Casual Understanding and Categorization
-Understanding causal relations - why objects are the way they are - helps children learn and remember new categories (the more children that understand the cause, the better they are at understanding)
-Hearing that "wugs" are well prepared to fight and "gillies" to flee helped preschoolers categorize novel pictures like these as "wugs" or "gillies."
Knowledge of Other People and Oneself
-Children as young as 3 have a naive psychology, a commonsense level of understanding of other people and oneself
-At the center of naive psychology are two concepts that people commonly use to understand human behavior: desires and beliefs
Three Properties of Naive Psychological Concepts
1. They refer to invisible mental states (knowing the intentions of others)
2. The concepts are all linked to each other in cause-effect relations
3. They develop early in life
1. Infants` Naive Psychology
-Infants think about other people in terms of invisible constructs by 1 year of age and possibly earlier.
In the first half of the second year, toddlers begin to show a grasp of several ideas that are crucial for psychological understanding:
-Intention: the goal of acting in a certain way
-Joint attention: in which two or more people focus deliberately on the same referent
-Intersubjectivity: the mutual understanding that people share during communication
2. Development Beyond Infancy
-A theory of mind is a well-organized understanding of how the mind works and how it influences behavior.
-Two-year-olds: understand the connection between other people's desires and their specific actions, but show little understanding that beliefs are also influential
-Three-year-olds: understand that desires and beliefs affect behavior, but have difficulty with
(i.e., tasks that test a child's understanding that other people will act in accord with their own beliefs even when the child knows that these beliefs are incorrect)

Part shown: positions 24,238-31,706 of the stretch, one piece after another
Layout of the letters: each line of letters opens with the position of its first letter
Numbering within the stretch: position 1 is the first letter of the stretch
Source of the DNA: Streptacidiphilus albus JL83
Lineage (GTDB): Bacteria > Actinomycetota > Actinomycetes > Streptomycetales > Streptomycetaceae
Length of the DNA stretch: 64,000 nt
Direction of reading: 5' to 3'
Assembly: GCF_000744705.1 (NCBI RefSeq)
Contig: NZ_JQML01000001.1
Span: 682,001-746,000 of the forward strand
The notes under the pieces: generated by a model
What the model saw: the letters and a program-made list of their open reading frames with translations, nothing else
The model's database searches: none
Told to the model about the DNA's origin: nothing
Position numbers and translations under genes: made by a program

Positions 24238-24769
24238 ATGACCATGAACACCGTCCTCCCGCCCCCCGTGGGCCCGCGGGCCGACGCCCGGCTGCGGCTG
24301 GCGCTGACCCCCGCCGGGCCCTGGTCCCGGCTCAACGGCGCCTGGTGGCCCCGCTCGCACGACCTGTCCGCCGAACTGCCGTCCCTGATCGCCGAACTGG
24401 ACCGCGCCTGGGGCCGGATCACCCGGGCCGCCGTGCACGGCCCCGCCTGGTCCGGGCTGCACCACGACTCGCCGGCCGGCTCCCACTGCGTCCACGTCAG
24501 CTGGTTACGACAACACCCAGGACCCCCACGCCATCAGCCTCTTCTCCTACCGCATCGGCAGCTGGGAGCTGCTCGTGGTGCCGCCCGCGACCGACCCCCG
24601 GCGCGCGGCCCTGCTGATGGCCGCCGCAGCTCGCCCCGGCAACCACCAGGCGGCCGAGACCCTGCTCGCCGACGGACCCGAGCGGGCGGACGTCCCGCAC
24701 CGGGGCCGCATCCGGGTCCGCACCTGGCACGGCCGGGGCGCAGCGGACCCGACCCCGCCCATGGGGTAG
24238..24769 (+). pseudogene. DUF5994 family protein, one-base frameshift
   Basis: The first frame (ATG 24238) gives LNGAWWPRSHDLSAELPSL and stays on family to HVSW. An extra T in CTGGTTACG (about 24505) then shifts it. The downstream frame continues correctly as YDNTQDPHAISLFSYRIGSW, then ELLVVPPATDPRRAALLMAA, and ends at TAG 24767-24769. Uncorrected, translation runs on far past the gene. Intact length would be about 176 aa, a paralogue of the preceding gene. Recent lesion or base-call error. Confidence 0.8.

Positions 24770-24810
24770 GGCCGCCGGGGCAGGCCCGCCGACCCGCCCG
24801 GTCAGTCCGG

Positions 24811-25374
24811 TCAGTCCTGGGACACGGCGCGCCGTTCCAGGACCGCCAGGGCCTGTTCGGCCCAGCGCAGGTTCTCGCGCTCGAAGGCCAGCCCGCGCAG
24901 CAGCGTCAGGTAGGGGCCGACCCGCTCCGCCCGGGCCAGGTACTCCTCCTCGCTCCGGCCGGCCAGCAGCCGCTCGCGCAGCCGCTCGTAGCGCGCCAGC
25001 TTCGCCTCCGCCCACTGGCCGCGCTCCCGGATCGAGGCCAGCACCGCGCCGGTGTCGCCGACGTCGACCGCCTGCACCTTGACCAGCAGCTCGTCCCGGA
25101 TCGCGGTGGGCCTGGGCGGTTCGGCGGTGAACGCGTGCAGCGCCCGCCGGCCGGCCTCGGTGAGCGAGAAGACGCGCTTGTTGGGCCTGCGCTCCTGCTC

-Five-year-olds: find false-belief problems very easy
Testing Children`s Theory of Mind
-The Smarties task is frequently used to study preschoolers' understanding of false beliefs.
-Most 3-year-olds answer like the child in the cartoon, which suggests a lack of understanding that people's actions are based on their own beliefs, even when those beliefs deviate from what the child knows to be true.
-The false belief test across cultures
Explaining the Development of Theory of Mind
1.There is a theory-of-mind module (TOMM), a hypothesized brain mechanism devoted to understanding other human beings.
2.Interactions with other people are crucial for developing theory of mind.
3.General information-processing skills are necessary for children to understand people's minds.
All three explanations have merit
Autism and False-Belief Tasks
-Children with autism continue to find false-belief tasks very difficult to solve even when they are teenagers.
-They have trouble establishing joint attention with other people and show less distress than other children when other people appear distressed.
-Their poor language skills further limit their opportunities to learn about others' thoughts and feelings.
-The understanding that beliefs affect behavior eludes them, even in comparison to children with mental retardation and to deaf children who acquire sign language late in development.
-This pattern of findings suggests that children with autism have impaired "mind reading mechanisms," and that this deficit interferes with many aspects of their social functioning.
The Growth of Play
-Pretend play: Make-believe activities in which children create new symbolic relations, emerges at about 18 months of age.
>>Includes object substitution, a form of pretense in which an object is used as something other than itself.
-Sociodramatic play: Activities in which children enact mini-dramas with other children or adults, emerges at about 30 months.